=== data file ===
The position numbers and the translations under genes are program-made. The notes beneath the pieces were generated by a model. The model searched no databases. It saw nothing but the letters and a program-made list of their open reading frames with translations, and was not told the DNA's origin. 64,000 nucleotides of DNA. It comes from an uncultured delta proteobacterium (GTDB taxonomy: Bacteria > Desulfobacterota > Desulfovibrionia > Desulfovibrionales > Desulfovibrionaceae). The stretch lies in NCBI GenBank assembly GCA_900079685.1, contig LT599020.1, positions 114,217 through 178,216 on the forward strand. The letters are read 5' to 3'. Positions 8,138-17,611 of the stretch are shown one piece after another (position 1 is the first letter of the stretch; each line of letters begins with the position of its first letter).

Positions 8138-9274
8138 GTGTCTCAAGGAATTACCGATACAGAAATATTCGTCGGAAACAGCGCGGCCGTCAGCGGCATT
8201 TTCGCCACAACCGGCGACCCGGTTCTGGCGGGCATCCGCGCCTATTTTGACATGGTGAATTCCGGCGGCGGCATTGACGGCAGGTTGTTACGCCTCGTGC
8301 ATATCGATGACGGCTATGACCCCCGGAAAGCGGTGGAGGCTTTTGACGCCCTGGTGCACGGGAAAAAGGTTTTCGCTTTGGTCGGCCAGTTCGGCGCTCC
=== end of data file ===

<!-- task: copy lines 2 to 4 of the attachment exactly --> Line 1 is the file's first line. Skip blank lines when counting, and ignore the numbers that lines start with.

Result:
Positions 8138-9274
8138 GTGTCTCAAGGAATTACCGATACAGAAATATTCGTCGGAAACAGCGCGGCCGTCAGCGGCATT
8201 TTCGCCACAACCGGCGACCCGGTTCTGGCGGGCATCCGCGCCTATTTTGACATGGTGAATTCCGGCGGCGGCATTGACGGCAGGTTGTTACGCCTCGTGC